Elk Camp!

By hunter’s standards, the camp was almost luxurious; with electricity, satellite tv, and a commercial kitchen, this hunting cabin should be featured on HGTV.  We grilled up a few burgers and headed off to the mountains in search of elk.  Since it is the breeding season, we hoped to see lots of elk gather in the vallies in search of mates.  Up the mountain, we stopped for several photo ops and enjoyed the view of the rolling mountains.  We reached the ridge, and almost immediately could hear the elks’ bugles.  About the second valley we stopped at, we were able to spot at least a dozen elk gathering in the field below.  We stayed on the ridge until sunset, and then drove back down to camp.  After a few snacks, we cleaned up camp and headed back on the road.  On the way home, we saw multitudes of mule deer and then had a movie worthy moment when a huge elk appeared in the middle of the road!  Thankfully, our brakes were in good condition and we were able to stop before the truck became an elk slayer (or the elk becoming a truck destroyer).

Trappers Lake

Our last evening at Meeker was spent at Trappers Lake Lodge.  On the scenic drive to the lodge we passed the $55 million Seven Lakes Ranch owned by golfer Greg Norman and beautiful property owned by American businessman Henry Kravis.  As we neared the lake, we saw the devastation of the 2002 fire, which burned over 22,000 acres including the original lodge.  The lodge has been rebuilt, and includes a restaurant and small store.  We had made reservations for dinner and in true Meeker style, even brought lettuce and tomatoes for the kitchen (since the nearest town – Meeker – is 39 miles away).  The dictator restaurant, where they dictate what you eat, served Navajo Tacos on Indian Frybread with a choice of chicken or ground beef.  And they were delicious!!!!  After dinner, we took a stroll over to Trappers Lake, which is one of Colorado’s largest natural lakes.  It was late in the evening, but there were still a few fishermen and kayakers enjoying the calm waters.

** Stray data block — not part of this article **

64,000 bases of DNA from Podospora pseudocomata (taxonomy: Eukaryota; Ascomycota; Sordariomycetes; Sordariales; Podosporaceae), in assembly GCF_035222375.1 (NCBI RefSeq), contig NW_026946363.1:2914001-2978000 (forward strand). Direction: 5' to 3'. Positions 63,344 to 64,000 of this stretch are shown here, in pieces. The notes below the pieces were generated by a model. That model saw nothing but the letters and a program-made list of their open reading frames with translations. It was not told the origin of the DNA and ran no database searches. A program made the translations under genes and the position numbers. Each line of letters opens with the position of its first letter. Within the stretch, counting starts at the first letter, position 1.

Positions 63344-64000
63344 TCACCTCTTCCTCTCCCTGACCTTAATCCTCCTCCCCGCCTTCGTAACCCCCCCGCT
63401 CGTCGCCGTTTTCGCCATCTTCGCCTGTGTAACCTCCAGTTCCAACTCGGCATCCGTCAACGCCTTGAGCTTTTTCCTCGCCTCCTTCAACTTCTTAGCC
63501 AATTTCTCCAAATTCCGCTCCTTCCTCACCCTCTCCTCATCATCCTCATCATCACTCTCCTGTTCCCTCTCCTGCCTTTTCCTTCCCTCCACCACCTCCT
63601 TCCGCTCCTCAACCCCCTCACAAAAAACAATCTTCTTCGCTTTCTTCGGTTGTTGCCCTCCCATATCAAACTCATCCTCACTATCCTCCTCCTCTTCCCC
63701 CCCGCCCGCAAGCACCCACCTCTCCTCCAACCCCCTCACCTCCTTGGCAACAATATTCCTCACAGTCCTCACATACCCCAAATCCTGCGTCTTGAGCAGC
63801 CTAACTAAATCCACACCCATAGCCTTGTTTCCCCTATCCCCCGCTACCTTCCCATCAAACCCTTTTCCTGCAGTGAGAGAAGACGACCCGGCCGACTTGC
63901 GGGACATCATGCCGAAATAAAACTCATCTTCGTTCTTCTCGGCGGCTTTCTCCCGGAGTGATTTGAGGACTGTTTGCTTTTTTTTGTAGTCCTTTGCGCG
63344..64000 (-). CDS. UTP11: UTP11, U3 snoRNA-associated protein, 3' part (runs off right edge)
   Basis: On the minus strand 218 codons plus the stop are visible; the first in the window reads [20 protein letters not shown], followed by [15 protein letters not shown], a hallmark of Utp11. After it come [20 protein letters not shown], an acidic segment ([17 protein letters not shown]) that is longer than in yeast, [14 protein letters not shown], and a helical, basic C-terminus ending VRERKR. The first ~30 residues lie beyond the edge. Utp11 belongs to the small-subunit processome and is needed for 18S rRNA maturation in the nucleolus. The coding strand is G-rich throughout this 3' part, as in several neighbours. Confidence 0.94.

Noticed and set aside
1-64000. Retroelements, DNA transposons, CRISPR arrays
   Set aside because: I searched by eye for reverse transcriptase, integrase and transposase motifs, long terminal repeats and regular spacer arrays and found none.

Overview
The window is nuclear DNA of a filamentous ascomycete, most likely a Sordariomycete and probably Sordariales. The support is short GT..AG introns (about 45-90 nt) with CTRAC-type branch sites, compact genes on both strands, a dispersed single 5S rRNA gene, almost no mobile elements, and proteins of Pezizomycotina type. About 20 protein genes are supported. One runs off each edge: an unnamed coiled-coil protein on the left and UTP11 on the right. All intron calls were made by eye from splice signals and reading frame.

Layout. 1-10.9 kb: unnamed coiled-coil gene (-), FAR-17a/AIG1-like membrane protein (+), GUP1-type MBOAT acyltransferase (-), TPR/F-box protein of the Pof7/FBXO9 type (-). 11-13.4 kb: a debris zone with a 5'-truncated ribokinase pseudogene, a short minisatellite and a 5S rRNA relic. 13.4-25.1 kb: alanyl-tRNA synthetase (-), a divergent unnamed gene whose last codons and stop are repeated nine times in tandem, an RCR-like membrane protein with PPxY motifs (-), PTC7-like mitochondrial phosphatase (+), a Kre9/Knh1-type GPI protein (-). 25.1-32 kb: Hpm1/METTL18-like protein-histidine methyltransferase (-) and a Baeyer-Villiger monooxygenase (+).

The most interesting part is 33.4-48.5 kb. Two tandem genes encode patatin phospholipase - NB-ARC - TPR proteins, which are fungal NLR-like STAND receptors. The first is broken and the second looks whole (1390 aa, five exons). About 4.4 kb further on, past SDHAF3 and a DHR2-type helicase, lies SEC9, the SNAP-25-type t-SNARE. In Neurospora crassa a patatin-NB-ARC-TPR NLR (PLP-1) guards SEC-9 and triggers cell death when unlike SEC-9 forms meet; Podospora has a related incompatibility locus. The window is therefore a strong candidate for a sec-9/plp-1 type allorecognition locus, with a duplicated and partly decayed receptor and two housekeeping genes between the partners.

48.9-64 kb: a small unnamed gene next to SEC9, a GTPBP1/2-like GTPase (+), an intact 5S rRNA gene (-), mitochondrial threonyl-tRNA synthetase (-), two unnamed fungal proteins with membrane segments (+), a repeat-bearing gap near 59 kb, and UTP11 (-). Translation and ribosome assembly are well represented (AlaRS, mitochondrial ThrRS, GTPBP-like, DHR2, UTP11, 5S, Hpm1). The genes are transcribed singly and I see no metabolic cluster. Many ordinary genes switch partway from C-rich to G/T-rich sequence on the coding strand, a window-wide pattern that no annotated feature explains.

The next morning it was sad to go, but we were glad for the good memories. Meeker is the perfect Colorado retreat!